Supply chain professionals have higher job satisfaction and salary prospects than in comparable careers, according to the Association for Supply Chain Management (ASCM), and the salary gap between men and women is narrower.
In its 2019 Supply Chain Salary and Career Survey Report, the ASCM found trends remain favorable for the profession. “We are seeing a shift in demand for knowledge workers and that bodes well for the supply chain,” ASCM CEO Abe Eshkenazi told EBN. “The responsibility that the supply chain is being given has transformed the technical and functional capabilities demands on the supply chain workforce.”
The ASCM surveyed more than 1,700 supply chain professionals in the United States. The survey found that the median salary for supply chain professionals in 2018 was $80,000, up from $78,000 in 2017.
The global electronics manufacturing industry has been facing a talent gap for supply chain jobs. Universities are stepping up with new and more flexible educational programs, and the ASCM wants to publicize the promising opportunity for those who choose a career in supply chain.
“The supply chain industry offers people of all profiles and backgrounds a fast-track to career advancement, professional and personal satisfaction, and high levels of compensation,” Eshkenazi said, adding that supply chain jobs often include benefits that contribute to healthy work and life balance which in turn leads to greater job stability.
“Organizations are clear about metrics and those who drive success get rewarded,” said Eshkenazi. “Companies are willing to pay for individuals who drive results in strategy as well as implementation. The talent pool shortage means organizations are willing to invest more in individuals both in starting salaries and ongoing training and certifications.”
Many respondents to the ASCM survey enjoy job stability. Over half remained in their current position from 2017; nearly a quarter were promoted; and 13 percent moved laterally within their company.
In general, most workers (85 percent) are displeased with their jobs, according to a recent Gallup World Poll. Eighty percent of supply chain professionals, meanwhile, rated their satisfaction at a level of eight or above. Eight out of 10 supply chain workers also said that they were likely to continue to work in the supply chain field for the next five years.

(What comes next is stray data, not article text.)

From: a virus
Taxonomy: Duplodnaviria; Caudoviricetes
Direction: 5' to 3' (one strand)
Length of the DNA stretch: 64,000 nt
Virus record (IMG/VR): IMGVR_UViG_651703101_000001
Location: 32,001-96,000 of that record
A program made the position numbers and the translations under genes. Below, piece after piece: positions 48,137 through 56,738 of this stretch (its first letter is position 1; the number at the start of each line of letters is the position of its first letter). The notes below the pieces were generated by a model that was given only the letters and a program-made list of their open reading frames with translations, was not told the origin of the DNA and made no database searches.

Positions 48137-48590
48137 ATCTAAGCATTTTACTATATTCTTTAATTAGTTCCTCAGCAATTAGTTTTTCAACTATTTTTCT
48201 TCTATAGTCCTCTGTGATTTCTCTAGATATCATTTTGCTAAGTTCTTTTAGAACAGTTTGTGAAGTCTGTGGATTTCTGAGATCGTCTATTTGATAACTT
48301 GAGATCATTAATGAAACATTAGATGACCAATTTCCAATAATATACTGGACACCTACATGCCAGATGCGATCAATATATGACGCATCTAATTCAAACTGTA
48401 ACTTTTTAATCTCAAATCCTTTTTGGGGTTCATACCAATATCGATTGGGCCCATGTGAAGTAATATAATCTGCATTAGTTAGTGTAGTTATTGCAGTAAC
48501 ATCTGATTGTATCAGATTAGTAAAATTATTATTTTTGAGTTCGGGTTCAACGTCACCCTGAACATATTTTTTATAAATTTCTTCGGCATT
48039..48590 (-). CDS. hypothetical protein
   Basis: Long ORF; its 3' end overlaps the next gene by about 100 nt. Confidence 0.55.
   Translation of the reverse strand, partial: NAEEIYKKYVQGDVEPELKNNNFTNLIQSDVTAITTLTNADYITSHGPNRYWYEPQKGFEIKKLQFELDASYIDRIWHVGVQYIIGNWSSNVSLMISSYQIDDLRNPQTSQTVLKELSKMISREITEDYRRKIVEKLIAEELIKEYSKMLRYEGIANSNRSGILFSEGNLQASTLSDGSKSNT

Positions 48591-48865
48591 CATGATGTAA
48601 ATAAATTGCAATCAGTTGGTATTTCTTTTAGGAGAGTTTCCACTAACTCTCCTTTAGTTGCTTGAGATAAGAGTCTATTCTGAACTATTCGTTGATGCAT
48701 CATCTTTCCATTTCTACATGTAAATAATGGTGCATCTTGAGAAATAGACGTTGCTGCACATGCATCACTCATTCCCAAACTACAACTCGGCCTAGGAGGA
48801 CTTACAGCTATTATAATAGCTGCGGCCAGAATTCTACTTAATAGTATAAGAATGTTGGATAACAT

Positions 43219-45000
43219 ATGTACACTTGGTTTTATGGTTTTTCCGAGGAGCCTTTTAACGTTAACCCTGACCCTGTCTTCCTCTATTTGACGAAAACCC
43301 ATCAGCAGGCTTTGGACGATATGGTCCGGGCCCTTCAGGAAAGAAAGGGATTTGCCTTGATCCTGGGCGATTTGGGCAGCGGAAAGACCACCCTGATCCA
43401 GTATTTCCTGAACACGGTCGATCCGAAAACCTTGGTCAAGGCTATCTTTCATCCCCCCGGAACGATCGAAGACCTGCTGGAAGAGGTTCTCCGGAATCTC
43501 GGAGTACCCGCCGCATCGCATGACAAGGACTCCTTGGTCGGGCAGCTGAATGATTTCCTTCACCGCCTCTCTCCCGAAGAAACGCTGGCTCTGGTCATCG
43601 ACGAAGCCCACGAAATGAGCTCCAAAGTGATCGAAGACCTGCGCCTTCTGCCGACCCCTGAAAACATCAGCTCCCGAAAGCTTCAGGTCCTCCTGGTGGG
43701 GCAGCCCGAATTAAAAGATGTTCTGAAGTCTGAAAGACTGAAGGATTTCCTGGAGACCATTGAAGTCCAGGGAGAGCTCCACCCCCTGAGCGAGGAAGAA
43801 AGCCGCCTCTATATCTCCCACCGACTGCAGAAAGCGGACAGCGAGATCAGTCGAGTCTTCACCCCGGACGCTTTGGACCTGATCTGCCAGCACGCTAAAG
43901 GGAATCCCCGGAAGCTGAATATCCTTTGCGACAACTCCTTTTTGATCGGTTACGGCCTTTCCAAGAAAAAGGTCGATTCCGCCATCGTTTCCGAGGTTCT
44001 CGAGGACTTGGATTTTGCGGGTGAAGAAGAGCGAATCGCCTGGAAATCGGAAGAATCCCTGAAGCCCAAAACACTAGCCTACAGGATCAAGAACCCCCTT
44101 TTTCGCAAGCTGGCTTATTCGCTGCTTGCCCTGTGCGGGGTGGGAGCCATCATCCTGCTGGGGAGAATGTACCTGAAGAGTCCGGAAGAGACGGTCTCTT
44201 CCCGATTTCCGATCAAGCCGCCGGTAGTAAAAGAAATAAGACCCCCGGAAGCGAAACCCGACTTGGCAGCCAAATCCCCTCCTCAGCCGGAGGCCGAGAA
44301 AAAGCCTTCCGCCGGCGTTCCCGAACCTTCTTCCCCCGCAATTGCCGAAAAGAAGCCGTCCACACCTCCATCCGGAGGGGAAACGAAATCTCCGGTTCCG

Other key findings:
Increasing salaries: Surveyed supply chain professionals received an average base salary increase of 4.2 percent in 2018, up from the reported 3 percent pay raise in 2017. Nine out of 10 respondents (91 percent) received an increase.
Certifications correlate with higher income: Supply chain professionals who hold one certification reported a median salary that was 18 percent higher than their uncertified counterparts. More certifications translated into additional salary increases. Supply chain professionals who hold an APICS Certified in Production and Inventory Management (CPIM); Certified Supply Chain Professional (CSCP) or Certified in Logistics, Transportation and Distribution (CLTD) designation reported a median salary that is 25 percent higher than those without a certification.
Time off and flexibility: Nearly all respondents receive holiday pay, and 80 percent have three weeks or more of vacation. More than half are offered flexible schedules and can work from home as needed.
The gender pay gap in the profession appears to be narrowing, especially for younger professionals (under 40). The salary gap for this demographic is less than $1,000. In other industries, the average difference between male and female salaries was $10,000 in 2018, according to the Bureau of Labor and Statistics.
“This shows that talent irrespective of gender is significant. We are seeing a gap closing in terms of recruitment and hiring of individuals and pay parity within the next five and 10 years,” Eshkenazi added.